Three glorious days. That was how the week started,
three days of daytime temperatures pushing 80 and
night time temperatures in the 50's. Certainly
not mid-October weather.
I got out first on Monday afternoon. As I pulled into
the parking area by the Conestoga River I could see
fish dimpling the river's surface everywhere. Something
told me that sub-surface was the place to be fishing,
though. I tied on a white Suspended 'Gill Buster, and
began working the first big pool. I managed some
interest, and a couple of small sunfish. I moved
down the shore to where a feeder creek runs into
the main river.
The feeder creek usually flows into the river across
a 20-30 foot face, but this evening all the water was
concentrated to a 3-foot-wide outflow area. The heavy
current riffled out of the pool and across the weed bed
before disappearing in the mix of the larger water. Fish
were rising consistently in the current, and I thought I
was on a trout stream. I continued to plumb the depths
with the 'Gill Buster, with minor success. As I lifted
the fly over the edge of the weed bed to recast, a huge
boil of water rolled up beneath it. I quickly cast out
again to the gap in the weeds, and let the fly settle.
After it touched bottom and sat for a few seconds, I
began to work it slowly towards the shore with short strips.
As the fly neared the edge of the weeds, one strip went
solid, and the line began to move, strong and deliberately,
towards deeper water.
"Carp?" I wondered aloud to myself.
As I lifted the rod against the moving weight, the line
stopped moving away and started moving up. A 15" smallmouth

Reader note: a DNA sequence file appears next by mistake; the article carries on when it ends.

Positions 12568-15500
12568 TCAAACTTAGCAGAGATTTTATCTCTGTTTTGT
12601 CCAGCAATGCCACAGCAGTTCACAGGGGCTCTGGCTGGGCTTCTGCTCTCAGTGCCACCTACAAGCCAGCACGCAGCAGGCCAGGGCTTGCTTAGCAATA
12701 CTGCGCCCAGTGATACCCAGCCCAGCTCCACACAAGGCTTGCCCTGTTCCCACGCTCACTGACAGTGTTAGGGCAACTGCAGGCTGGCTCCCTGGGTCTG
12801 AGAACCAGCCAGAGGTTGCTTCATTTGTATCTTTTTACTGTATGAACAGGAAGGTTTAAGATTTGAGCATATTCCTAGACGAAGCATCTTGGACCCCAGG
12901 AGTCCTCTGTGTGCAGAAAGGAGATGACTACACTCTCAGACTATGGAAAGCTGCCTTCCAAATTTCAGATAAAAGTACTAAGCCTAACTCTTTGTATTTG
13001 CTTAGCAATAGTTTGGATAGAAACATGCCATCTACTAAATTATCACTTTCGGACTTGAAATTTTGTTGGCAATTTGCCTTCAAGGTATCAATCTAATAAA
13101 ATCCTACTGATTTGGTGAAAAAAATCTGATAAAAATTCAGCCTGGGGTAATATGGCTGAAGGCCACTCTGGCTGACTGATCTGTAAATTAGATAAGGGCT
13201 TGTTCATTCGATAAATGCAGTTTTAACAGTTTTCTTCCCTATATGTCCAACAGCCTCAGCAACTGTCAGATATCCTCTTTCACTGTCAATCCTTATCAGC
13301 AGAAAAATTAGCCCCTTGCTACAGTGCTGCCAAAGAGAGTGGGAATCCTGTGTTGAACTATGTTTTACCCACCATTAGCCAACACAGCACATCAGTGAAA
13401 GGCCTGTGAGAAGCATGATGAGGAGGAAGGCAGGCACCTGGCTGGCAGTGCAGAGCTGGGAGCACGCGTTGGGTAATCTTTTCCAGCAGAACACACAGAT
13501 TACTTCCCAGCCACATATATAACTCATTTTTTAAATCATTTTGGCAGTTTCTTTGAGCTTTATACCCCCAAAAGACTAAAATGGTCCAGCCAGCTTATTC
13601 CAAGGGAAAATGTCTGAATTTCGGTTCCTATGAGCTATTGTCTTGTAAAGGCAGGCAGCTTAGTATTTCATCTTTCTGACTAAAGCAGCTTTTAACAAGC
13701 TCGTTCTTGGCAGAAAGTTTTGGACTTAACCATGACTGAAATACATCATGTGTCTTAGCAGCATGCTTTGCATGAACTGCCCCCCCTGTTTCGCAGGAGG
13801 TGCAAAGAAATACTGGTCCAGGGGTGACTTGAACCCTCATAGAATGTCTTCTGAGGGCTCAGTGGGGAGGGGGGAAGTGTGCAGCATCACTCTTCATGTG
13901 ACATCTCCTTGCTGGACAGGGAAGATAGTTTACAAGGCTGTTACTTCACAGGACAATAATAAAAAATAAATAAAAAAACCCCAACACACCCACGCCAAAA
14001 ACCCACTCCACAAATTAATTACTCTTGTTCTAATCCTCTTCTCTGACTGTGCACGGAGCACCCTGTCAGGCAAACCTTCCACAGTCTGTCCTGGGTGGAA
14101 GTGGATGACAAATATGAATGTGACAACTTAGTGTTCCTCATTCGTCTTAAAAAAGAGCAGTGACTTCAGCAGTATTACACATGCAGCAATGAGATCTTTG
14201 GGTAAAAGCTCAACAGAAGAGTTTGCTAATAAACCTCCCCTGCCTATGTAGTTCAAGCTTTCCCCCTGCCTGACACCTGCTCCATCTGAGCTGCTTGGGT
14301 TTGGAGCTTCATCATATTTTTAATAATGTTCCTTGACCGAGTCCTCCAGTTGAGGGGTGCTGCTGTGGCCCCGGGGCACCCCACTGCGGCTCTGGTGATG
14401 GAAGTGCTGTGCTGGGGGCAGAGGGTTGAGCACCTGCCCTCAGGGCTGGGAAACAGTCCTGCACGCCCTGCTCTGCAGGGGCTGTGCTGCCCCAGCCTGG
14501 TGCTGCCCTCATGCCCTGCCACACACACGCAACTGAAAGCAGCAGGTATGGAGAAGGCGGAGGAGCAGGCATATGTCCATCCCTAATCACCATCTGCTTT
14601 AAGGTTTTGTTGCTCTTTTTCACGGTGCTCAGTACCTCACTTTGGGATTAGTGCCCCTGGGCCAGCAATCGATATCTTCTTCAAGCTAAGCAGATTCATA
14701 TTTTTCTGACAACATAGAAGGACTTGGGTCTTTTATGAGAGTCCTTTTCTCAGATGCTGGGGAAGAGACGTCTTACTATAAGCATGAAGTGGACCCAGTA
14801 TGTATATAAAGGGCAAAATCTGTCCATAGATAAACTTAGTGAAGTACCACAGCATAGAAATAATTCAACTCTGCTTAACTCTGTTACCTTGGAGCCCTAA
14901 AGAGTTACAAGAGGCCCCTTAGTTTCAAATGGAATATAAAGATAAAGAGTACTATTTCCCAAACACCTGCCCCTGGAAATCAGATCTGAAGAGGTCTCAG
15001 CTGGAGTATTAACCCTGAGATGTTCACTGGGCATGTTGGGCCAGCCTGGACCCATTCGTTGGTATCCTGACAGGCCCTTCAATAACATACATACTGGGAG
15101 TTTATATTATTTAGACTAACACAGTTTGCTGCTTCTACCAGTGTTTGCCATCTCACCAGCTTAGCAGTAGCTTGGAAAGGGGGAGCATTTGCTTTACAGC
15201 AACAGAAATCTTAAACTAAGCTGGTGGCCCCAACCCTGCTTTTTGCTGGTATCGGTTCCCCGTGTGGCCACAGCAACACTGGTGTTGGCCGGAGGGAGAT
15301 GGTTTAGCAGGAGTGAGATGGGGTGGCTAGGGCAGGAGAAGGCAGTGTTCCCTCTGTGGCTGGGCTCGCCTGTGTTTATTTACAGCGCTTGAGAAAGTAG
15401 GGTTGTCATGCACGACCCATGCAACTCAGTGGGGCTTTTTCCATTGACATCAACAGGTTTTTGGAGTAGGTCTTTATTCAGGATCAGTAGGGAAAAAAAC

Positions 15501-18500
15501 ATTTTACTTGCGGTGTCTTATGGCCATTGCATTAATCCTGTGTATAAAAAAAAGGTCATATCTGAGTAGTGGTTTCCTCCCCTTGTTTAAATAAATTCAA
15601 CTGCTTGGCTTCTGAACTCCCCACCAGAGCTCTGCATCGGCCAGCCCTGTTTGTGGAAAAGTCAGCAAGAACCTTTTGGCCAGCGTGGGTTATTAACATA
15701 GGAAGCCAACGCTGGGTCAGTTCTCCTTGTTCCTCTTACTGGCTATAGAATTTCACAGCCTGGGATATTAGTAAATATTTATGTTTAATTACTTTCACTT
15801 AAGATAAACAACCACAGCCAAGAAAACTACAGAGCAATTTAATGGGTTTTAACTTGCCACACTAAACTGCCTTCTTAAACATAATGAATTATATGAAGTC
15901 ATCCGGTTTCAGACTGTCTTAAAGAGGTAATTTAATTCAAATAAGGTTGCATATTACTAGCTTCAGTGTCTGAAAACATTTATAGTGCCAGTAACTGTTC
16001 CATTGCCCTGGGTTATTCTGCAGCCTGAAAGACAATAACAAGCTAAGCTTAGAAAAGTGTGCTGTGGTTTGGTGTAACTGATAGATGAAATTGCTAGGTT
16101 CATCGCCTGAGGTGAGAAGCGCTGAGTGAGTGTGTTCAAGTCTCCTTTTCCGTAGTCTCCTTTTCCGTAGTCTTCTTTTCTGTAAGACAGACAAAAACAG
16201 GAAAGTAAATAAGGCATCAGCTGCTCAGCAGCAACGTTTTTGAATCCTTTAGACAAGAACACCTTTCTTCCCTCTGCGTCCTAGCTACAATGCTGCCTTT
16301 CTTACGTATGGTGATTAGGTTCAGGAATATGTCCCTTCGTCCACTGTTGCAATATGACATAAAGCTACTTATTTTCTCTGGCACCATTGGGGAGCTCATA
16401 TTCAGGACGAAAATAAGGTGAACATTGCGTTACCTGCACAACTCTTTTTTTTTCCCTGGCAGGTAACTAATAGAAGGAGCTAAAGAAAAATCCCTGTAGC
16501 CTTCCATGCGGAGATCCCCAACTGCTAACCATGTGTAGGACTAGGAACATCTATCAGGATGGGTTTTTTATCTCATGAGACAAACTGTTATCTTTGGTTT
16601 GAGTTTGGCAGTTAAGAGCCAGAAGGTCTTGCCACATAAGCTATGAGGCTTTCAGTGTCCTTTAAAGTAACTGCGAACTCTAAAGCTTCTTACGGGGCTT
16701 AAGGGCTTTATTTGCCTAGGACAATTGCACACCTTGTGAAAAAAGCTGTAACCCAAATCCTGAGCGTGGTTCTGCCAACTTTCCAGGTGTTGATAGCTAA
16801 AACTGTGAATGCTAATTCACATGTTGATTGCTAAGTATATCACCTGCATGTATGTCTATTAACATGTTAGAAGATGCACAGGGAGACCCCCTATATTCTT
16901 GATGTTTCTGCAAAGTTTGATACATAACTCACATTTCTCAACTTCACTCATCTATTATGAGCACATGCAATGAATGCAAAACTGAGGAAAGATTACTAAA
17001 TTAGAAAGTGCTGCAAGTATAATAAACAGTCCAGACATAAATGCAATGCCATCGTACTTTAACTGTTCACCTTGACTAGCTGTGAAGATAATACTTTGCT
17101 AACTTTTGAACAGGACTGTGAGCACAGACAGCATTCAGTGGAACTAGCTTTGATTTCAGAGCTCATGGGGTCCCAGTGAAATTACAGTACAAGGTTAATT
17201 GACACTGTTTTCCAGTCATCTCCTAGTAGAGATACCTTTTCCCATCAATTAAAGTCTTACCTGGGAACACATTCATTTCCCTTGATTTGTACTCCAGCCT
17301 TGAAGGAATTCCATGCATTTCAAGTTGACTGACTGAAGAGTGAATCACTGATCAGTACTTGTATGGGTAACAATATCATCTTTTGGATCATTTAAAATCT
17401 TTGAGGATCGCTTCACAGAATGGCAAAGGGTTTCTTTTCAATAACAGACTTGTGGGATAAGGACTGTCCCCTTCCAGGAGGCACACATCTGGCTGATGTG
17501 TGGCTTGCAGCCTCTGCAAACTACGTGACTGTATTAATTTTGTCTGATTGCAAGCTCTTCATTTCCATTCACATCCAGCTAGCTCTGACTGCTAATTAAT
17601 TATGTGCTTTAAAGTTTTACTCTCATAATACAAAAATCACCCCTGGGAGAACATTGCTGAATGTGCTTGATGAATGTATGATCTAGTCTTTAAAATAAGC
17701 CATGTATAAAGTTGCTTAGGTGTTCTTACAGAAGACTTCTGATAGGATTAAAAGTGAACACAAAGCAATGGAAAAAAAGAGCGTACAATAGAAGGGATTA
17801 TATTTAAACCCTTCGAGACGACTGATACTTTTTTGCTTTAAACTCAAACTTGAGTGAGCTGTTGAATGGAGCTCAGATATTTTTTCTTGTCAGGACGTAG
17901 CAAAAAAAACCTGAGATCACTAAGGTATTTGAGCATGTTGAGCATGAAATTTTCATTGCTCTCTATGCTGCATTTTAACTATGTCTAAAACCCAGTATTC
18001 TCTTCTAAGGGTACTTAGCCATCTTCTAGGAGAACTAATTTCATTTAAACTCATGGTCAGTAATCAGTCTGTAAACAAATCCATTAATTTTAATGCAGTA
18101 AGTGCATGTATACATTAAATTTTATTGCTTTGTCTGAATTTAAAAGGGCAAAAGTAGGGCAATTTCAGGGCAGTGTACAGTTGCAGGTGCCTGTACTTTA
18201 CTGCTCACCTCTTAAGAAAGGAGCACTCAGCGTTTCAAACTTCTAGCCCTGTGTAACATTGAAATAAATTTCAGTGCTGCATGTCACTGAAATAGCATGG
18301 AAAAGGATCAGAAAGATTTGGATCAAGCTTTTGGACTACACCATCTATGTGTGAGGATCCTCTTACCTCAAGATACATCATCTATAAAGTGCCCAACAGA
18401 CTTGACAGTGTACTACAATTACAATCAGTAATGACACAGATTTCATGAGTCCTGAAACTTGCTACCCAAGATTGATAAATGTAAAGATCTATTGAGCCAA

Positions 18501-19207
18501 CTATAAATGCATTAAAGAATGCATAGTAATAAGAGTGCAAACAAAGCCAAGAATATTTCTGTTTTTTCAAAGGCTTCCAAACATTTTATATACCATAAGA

broke through the surface into the air, shaking and twisting.
The once light belly of the fish was now mottled with dark
specks from the time spent holding to the bottom of the
river. It was the best, and only, look I got of the fish,
as the fly flipped out of its mouth and into the middle of
the weeds, the fish returning to the water with an echoing
splash. There went my reason for going sub-surface. Time
to change tactics.
I rummaged through the abundance of flyboxes bursting out
of the pockets of my vest. I selected a green hopper
pattern, the Cahaba X. Well sized to the local hopper
population, why not?
The first cast caught in the outgoing current, and was
immediately sipped under the surface. The large pumpkinseed
ran for the deeper water, cutting and curling against the
flow. I worked the fish into the deeper pool at my feet,
and unhooked it, sliding it gently back to the water.
Longer casts dropped with obtrusive plops into the open
holes in the dying weed bed. Slow, twitching retrieves
brought up large 'gills, numerous sunfish, and some healthy,
acrobatic, largemouth bass up to 14". I missed more than
one sunfish, pulling the fly away as the fish broke through
the surface, only to watch the fish crash down with unerring
accuracy into the space where the fly had just been.
As the light began to fade, I finally captured one of the bugs
flying around me, assumedly what the fish were so voraciously
feeding on. A small brown flying ant, about a #16. So much
for matching the hatch. I got a chance to take advantage
of the gorgeous weather the next two days, the fishing
tapering off over each day, but staying active enough to
keep me returning.
I stayed with the Cahaba X all three days, and it showed the
wear and tear. The only part of the fly that still floats
is the back half of the rear loop of foam. I think it's
time to retire it. The 40 degree weather is back today,
and for the weekend, and until who knows, possibly spring.
But, I'll keep safe from winter's chill by going back to
the warm Indian Summer that started this week off, and
remembering all the wonderful details. ~ Jason